Card Payments and The Cloud

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We are now integrating encryption into a corporate infrastructure and it made me think about payments and PCI audits. PCI stands for Payment Card Industry. Anyone who got close enough to e-commerce, or card payments knows what a burden it is on running a business.

Sooo, I have spent some time this week thinking about architectures for “technical security systems”. I could say “cryptography” straight away, I guess. Thinking about protecting sensitive data that may be subject of independent audits.

The scope of PCI audits is given by storage and processing of credit card numbers and PINs (in case of Chip&PIN systems). Once you experience the pain, you definitely want to get “out of scope”. This is true for merchants just as banks.

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When you look at a payment system (in a very simplistic form), it consists of three parts:

  1. payment terminals – the device where you put your card into and type your PIN to pay for your custom;
  2. payment gateway – a server-like system that connects terminals to one of card-payment schemes (like American Express, VISA, and so on). This gateway will also keep merchant accounts and charge them for the service; and
  3. the card scheme and banks (acquirer and issuer).

Payment terminals are easy to audit – you do it once before you start manufacturing. It is an “immutable” device so that’s it.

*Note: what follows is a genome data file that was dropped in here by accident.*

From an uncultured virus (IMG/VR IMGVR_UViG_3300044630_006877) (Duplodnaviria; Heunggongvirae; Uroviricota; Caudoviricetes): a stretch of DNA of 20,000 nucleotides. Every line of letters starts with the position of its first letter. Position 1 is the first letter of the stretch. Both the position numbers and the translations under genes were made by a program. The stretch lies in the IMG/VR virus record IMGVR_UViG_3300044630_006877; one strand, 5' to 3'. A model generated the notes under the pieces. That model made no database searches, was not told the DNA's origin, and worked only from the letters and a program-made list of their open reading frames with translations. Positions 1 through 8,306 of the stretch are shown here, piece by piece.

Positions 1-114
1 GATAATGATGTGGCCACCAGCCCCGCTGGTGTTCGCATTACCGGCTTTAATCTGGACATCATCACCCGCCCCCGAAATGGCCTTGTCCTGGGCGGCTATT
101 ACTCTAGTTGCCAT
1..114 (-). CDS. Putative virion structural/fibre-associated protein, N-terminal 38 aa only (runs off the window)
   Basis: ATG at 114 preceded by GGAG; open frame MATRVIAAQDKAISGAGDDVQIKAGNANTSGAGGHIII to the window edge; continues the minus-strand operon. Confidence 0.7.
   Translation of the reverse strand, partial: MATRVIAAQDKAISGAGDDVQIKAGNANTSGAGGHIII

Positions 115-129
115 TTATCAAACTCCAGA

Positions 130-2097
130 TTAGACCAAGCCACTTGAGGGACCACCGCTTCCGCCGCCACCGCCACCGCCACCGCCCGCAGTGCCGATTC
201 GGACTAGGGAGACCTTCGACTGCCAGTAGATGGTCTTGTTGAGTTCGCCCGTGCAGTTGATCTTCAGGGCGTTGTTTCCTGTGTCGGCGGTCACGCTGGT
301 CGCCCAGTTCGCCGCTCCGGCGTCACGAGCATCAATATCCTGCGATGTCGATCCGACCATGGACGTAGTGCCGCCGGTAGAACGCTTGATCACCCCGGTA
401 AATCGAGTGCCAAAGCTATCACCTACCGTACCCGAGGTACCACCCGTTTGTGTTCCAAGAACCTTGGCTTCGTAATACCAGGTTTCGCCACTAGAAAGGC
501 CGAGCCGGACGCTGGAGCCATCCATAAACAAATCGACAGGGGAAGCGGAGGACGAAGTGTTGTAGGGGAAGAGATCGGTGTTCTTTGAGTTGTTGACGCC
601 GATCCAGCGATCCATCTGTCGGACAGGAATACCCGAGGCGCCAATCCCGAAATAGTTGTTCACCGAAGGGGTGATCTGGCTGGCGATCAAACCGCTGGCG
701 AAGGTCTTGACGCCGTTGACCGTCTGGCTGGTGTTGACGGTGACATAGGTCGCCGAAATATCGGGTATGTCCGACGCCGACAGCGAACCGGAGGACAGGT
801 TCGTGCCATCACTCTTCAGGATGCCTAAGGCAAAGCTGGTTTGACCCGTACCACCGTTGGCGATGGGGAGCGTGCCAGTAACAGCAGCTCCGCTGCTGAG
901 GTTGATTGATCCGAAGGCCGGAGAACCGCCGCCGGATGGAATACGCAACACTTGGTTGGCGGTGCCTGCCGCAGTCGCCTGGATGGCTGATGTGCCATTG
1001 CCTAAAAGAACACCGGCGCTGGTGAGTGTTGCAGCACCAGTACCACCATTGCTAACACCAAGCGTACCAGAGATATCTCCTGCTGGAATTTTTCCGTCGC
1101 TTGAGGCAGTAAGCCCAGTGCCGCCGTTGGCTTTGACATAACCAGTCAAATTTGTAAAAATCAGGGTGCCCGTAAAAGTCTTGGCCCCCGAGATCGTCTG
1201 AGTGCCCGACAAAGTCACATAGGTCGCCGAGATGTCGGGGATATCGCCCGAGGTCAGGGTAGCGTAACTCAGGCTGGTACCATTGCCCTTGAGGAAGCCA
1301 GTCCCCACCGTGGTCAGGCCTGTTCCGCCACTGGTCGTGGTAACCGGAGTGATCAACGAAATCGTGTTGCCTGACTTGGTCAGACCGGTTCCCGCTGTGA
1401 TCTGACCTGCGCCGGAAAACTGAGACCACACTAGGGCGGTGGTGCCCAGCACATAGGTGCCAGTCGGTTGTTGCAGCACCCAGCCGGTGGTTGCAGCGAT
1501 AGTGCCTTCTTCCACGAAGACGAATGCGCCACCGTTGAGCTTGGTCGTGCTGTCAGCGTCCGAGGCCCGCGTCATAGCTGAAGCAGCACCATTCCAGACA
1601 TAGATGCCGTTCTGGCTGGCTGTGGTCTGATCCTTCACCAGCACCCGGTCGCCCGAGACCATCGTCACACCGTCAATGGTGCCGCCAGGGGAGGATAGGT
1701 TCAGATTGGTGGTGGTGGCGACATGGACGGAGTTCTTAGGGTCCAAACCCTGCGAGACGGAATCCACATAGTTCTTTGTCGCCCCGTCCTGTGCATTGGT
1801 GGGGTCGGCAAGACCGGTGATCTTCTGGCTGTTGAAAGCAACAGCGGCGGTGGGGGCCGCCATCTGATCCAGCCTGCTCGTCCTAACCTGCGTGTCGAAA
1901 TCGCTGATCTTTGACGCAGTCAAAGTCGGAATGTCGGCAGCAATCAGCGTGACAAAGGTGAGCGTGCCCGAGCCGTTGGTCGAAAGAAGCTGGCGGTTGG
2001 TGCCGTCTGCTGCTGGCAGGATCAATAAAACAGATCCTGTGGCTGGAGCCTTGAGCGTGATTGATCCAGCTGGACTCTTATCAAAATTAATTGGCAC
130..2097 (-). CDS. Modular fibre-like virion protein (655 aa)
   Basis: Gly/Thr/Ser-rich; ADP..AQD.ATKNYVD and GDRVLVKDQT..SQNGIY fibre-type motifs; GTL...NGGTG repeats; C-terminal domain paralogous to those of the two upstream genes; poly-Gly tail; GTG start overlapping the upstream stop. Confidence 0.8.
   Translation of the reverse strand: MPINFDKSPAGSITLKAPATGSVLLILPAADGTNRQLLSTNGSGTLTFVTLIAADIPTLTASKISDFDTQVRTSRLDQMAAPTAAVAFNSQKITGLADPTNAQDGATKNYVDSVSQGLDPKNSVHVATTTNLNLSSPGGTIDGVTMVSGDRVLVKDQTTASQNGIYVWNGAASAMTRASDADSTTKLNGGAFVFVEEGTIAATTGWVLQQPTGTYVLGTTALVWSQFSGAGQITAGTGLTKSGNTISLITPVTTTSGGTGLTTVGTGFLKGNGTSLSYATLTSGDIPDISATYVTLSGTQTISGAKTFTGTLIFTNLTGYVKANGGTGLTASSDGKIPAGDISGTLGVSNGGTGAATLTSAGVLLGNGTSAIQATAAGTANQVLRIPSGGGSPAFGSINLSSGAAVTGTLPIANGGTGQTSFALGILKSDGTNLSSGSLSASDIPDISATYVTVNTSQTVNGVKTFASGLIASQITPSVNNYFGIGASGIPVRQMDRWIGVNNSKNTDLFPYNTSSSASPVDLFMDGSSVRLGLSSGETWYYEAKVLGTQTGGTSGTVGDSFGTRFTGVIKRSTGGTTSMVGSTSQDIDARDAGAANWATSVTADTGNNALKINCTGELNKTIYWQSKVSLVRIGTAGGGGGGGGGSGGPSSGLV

What banks do is an interesting topic but not really any worry for payment companies that make card payments easy.

The middle column on the picture above is the core of the hassle. Credit card numbers (PANs) are stored in database and processed in servers. Some payments are cleared straight away, some are subject to batch-processing.

One still has to use encryption modules (HSMs) to provide physical security and PIN re-wrapping functions.

Our thinking was around a question of whether we can take most of the payment gateway out of PCI scope. Well, the answer seems to be Yes.

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The core of the solution is in creation of secure logical channels and replacement of sensitive data (credit card numbers) with something that can’t be misused – so called “tokens”. One needs a completely new concept of encryption device. It has to:

  • provide a larger set of atomic functions;
  • compute tokens for credit card numbers; and
  • transparently create direct secure channels to banks / schemes.

It sounds easy but it is in fact doable. We start with small building blocks like tokenisation  and PIN re-encryption. Eventually, we will take the whole payment gateway out of PCI scope.

Once completed, we believe you will be able to open your own payment gateway with a simple PCI self-attestation form saying that you don’t process any credit card numbers or PINs. Life will be so much easier for you.

Does it make you curious? Let me know 😉

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Dan Cvrcek

Founder and CEO of Enigma Bridge, engineer, entrepreneur, cryptography SME, security architect, and professor.